Just 175 of 47,000 spider species can put human health at risk

    13 de marzo de 2018

    Mexico City, Mar 13 (efe-epa).- Fear of spiders comes from the threat people think they pose to human life and health, though of the more than 47,000 known species, only 174 could be dangerous, Mexican arachnid specialist Diego Barrales Alcala told EFE.

    The World Health Organization (WHO) considers just 175 species in four genera of spiders to be a threat, according to the researcher at the Biology Institute of the National Autonomous University of Mexico (UNAM)

    These genera are the Atrax (funnel-web spiders), indigenous to Australia; Loxosceles (recluse spider), found in Mexico; Latrodectus (black widow), abundant in North America; and Phoneutria (wandering spider), with a habitat from Costa Rica to Brazil.

    He said that Mexico has a great variety of spiders, more than 5,000 species, and among those commonly seen are various species of scorpion, tarantulas and daddy long-legs, while some others are hard to observe because of their size or habitats.

    Many spiders are nocturnal, they avoid the light and hide in vegetation, under rocks, in holes in the ground or in the walls of people's houses, he said.

    The book "Biological Capital of Mexico" lists 127 species of spiders in Mexico City, of which just two are considered dangerous: the black widow and the recluse spider.

    About the recluse spider, he said it lives in hot climates and it is unknown how it came to Mexico City: "There's no way to know if it was indigenous or came as an invasive species."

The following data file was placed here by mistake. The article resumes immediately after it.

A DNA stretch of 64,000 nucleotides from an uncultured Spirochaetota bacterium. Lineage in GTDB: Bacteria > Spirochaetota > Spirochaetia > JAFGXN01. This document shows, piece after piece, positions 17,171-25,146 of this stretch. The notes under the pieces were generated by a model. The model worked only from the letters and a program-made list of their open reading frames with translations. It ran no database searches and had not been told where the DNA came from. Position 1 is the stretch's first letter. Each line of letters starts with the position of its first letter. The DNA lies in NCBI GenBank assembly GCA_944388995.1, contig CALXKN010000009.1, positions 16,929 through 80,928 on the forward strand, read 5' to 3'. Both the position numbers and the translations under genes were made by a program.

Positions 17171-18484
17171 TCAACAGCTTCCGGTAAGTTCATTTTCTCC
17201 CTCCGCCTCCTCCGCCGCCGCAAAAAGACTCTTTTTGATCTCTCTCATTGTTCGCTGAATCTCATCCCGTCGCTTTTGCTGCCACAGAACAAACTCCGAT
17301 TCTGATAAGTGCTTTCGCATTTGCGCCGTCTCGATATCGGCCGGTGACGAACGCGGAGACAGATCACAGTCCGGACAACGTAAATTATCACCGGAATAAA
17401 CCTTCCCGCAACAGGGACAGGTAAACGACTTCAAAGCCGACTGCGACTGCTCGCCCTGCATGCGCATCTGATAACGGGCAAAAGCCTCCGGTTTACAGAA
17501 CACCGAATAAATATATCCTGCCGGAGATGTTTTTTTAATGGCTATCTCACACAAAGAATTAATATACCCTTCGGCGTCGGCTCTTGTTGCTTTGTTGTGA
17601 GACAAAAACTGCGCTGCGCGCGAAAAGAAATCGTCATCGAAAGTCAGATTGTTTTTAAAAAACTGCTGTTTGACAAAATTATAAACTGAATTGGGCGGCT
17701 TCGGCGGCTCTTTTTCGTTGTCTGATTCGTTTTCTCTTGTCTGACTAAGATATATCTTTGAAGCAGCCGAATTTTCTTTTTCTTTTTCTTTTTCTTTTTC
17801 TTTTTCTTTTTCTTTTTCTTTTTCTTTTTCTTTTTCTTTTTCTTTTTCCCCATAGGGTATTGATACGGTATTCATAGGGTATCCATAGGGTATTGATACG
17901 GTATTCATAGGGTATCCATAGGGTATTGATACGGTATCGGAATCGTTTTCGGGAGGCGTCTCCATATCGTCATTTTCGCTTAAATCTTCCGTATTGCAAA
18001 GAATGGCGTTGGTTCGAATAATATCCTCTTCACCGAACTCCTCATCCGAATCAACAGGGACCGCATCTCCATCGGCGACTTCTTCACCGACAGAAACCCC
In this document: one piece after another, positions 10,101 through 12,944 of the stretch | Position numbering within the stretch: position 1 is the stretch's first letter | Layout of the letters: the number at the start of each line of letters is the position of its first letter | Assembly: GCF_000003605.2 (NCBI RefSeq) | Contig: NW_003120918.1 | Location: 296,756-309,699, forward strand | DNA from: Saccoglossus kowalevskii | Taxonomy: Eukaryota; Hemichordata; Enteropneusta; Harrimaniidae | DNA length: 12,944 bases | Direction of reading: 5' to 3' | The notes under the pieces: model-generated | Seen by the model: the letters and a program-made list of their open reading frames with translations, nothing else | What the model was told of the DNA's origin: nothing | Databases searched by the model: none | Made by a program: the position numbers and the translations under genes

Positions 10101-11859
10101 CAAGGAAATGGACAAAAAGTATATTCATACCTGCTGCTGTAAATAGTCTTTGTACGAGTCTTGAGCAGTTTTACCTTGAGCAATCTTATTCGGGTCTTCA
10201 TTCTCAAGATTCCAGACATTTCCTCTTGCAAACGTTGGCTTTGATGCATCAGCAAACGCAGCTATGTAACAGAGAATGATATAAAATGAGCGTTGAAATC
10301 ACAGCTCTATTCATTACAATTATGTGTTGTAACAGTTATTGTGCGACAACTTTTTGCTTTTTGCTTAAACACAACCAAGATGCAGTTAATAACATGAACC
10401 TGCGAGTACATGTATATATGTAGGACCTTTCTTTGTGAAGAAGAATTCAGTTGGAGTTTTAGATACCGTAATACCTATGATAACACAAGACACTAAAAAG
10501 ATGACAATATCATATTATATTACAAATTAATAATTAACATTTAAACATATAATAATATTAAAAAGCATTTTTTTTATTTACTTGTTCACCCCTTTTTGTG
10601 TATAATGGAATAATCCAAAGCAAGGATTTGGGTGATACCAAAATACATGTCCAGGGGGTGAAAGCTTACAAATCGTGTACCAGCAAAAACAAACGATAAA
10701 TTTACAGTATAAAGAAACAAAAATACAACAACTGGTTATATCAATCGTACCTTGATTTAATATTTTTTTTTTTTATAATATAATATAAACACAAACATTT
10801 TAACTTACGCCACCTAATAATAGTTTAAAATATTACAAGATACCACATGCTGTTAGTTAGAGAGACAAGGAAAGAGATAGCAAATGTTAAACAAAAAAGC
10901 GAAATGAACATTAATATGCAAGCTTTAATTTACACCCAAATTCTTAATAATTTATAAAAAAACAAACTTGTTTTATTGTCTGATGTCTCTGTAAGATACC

Spiders travel on products brought from the countryside, like food items, plants, timber and even in people's suitcases.

    The recluse spider is identified by its light brown color, a slightly lengthened tail, while on it head is a mark shaped like a violin, so that it is sometimes called the violin spider.

    Its bite causes no immediate pain and the symptoms appear between six and 12 hours afterwards in an infected spot that can necrotize, or kill, the surrounding skin tissue.

    The black widow, for its part, has a red mark on its black body and its poison attacks the nervous system. Its bite is painful and causes symptoms of sweating, nausea, difficulty in breathing and cramps.

    In both cases, Barrales Alcala recommended seeing a doctor and was sorry that spiders cause people such phobias that they'd often rather kill them before identifying them.

    If we eradicate spiders, it could cause untold harm to our ecosystems, the specialist said.